profundity from the sports pages

I do look at the sports pages! It's just that I don't look for what most everyone else looks for. Sometimes it's an item about culture, the large-mouth bass, a really hot photograph, a heart-warming human vignet, and sometimes it's about freedom.

Yesterday I first read in the NYTimes Sports pages about what many had already heard, that a young woman at Manhattanville College, Toni Smith, was bravely exercising her freedom of speech on the floor of a basketball court.

It was the smallest of gestures inside the tiniest of college basketball gymnasiums, a half-revolution of the body that had gone unnoticed for months.

But a few weeks ago, people at Manhattanville College's women's basketball games began to recognize that the senior guard Toni Smith would quietly turn her back to the American flag during the pregame playing of "The Star-Spangled Banner," a silent protest, they learned, of America's potential involvement in an Iraqi war.

Two nights ago her stand, and the enormous outrage it provokes among Americans who wrap themselves in the flag rather than defend the liberties it represents, came to the attention of the world.Smith's noiseless protest led to a clamorous, sellout crowd for a game inside Manhattanville's 50-year-old, 300-seat, cinder block gym tonight in the middle of the college's leafy campus 25 miles north of New York City. It brought 15 protesters outside the college's main gate waving flags and placards, and a retinue of police officers and security guards to watch them. It attracted 20 photographers and a handful of national television cameramen who encircled the Manhattanville bench to get a glimpse of Smith as she turned her back and stared at the floor.
A very impressive letter in today's Times represents a sharp understanding of the significance of Smith's gesture and why we should be very concerned about those who are so outraged by it.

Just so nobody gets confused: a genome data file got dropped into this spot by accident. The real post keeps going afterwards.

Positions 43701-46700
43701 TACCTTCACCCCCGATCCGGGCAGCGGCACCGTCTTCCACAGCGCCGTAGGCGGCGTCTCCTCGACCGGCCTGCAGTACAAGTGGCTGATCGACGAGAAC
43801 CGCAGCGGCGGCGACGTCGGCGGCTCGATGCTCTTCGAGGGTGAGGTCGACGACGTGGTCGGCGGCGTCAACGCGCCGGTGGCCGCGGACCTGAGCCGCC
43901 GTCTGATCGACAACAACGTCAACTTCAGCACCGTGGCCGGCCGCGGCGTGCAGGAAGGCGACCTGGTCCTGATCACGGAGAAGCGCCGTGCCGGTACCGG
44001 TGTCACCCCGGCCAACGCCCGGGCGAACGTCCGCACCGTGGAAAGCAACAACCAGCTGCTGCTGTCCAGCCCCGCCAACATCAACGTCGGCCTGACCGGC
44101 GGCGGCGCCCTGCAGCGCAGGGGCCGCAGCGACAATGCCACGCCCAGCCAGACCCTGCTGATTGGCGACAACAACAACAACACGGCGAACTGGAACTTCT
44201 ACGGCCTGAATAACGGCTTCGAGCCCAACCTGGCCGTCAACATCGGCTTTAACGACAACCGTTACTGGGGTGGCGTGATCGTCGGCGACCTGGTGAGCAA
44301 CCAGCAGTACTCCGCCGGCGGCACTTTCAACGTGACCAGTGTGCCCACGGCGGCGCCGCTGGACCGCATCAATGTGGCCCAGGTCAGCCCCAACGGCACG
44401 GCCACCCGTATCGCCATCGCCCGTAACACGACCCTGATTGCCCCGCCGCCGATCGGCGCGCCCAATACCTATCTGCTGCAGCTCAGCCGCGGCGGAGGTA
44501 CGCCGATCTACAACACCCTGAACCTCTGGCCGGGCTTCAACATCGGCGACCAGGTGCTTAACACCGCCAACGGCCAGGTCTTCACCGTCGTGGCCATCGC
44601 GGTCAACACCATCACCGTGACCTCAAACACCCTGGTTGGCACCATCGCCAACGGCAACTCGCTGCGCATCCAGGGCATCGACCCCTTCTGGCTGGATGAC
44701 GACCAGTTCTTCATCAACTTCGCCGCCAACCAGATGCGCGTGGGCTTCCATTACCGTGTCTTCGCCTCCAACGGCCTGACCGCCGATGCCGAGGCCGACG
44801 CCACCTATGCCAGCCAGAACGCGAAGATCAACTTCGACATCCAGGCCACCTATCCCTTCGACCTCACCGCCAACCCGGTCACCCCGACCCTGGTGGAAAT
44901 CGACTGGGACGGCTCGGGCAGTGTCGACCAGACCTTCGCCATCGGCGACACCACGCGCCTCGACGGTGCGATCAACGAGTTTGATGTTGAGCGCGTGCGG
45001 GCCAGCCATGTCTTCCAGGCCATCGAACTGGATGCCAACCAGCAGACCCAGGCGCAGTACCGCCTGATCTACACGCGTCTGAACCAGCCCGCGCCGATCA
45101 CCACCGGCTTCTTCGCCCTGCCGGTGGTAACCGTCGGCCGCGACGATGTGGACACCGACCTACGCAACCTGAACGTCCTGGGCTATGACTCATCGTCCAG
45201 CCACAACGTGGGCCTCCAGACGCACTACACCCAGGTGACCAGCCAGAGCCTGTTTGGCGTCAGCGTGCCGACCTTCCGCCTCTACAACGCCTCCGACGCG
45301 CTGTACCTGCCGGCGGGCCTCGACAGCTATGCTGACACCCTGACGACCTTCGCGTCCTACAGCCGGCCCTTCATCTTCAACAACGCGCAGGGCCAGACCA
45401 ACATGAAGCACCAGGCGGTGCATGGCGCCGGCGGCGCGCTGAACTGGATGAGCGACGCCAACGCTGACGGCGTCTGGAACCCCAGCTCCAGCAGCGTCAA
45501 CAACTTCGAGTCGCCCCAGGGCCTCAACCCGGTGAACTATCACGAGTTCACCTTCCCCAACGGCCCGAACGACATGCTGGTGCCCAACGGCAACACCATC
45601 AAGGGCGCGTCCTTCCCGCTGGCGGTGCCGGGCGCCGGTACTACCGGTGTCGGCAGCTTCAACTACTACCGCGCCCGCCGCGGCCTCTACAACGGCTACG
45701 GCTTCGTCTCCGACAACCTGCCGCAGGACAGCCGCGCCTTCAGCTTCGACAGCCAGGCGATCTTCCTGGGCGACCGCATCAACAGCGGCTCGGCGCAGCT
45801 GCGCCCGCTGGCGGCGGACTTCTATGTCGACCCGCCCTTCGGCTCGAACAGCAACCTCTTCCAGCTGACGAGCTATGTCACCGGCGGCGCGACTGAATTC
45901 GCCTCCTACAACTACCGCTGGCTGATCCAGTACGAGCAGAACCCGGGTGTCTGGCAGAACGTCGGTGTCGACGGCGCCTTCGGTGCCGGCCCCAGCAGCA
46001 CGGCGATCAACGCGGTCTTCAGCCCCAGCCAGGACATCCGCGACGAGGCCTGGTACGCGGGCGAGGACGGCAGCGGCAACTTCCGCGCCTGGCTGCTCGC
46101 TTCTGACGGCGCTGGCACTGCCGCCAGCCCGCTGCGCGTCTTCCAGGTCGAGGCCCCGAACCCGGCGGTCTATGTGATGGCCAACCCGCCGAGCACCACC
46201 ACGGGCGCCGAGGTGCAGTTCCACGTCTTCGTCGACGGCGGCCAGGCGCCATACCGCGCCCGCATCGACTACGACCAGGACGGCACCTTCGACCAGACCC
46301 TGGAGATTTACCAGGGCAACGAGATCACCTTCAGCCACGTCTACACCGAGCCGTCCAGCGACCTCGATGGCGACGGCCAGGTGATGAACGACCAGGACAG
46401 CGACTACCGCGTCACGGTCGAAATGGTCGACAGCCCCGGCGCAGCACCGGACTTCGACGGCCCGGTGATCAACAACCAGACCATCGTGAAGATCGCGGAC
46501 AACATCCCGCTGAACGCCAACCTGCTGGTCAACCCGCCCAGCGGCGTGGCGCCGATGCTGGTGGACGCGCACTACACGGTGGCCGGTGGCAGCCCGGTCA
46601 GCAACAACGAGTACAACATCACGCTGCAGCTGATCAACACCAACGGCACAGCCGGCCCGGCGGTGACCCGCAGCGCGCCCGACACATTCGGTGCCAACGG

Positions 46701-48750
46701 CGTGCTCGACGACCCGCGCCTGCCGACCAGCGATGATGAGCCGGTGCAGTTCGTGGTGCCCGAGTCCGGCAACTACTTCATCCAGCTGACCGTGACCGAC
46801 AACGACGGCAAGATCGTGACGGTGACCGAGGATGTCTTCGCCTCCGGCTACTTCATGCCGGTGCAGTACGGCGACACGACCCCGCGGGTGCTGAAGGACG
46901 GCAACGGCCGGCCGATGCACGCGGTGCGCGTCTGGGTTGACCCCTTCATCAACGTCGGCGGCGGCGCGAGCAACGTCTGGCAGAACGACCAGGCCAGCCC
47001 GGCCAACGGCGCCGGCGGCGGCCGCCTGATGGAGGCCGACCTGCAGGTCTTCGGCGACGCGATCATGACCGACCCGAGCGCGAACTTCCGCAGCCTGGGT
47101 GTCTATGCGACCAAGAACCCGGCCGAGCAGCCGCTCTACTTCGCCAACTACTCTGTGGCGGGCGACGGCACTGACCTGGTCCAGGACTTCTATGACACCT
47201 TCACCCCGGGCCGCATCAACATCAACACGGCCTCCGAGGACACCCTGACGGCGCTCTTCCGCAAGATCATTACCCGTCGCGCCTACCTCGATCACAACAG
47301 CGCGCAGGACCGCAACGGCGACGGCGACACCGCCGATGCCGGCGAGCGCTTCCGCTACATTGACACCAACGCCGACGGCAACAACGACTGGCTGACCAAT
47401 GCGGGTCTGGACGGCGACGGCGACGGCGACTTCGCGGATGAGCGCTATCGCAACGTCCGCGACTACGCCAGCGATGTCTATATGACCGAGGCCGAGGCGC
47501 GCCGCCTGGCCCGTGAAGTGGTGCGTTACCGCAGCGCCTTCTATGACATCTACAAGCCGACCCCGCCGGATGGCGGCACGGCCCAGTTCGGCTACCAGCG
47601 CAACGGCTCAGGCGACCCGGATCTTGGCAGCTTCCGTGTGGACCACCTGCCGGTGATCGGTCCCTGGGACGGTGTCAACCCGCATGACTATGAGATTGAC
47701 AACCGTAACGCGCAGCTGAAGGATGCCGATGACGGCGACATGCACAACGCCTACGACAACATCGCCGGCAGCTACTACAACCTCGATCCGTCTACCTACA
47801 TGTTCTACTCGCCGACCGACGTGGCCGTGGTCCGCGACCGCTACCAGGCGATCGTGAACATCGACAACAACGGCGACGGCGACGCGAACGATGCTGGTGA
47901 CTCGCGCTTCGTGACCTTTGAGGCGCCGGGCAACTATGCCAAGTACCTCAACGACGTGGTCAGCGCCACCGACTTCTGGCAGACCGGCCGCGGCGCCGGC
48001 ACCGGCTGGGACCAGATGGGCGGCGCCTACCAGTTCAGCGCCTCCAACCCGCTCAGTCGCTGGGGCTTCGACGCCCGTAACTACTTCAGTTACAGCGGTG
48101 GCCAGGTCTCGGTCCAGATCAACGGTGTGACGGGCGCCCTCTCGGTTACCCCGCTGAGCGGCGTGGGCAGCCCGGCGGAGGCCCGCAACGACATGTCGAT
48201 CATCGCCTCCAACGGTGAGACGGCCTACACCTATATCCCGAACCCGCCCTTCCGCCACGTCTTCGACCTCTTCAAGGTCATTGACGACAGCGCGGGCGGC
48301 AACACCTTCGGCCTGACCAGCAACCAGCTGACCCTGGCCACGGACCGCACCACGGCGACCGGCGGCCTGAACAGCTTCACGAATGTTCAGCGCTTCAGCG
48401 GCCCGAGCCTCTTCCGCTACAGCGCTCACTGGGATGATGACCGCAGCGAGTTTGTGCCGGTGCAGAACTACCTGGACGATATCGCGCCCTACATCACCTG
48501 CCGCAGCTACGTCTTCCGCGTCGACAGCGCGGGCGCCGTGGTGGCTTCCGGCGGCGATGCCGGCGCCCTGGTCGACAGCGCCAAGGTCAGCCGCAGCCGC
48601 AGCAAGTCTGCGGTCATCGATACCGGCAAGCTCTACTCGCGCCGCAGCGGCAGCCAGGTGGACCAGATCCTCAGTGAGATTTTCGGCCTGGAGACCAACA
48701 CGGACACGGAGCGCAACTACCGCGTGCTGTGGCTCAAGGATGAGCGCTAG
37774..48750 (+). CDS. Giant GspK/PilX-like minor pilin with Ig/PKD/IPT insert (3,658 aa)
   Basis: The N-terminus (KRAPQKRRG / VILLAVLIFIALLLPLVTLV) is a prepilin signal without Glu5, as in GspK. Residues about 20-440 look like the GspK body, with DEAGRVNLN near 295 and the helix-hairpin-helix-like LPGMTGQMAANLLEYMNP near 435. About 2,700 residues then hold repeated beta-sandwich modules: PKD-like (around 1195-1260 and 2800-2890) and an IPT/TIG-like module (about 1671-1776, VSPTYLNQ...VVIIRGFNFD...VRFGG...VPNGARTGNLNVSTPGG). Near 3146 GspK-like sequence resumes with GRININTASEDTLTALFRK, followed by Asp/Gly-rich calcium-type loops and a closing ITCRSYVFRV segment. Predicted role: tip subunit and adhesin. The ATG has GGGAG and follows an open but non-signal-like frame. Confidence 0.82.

To the Editor:

Re "Player's Protest Over the Flag Divides Fans" (Sports pages, Feb. 26):

On the one hand, patriotic Americans appear obsessed with the flag as a symbol of cherished freedoms. On the other hand, many of the same Americans are angry and intolerant when Toni Smith exercises her right to practice the most fundamental of those freedoms.

Toni Smith, a senior guard on Manhattanville College's women's basketball team, turns her back to the flag during the pregame playing of "The Star-Spangled Banner" to silently protest America's potential involvement in a war on Iraq.

The rancor exceeds mere disagreement. The patriots are offended by Toni Smith's observance of a First Amendment right.

Because free speech is so fundamental to American notions of freedom, the act of protest is inherently patriotic, regardless of the point of view or substance. If that is not the case, it is immaterial whether the military has fought and sacrificed for the First Amendment freedom to protest.

Portland, Ore., Feb. 26, 2003

comment toni is very brave to stand up for what she belives in.

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Published on February 27, 2003 1:38 PM.

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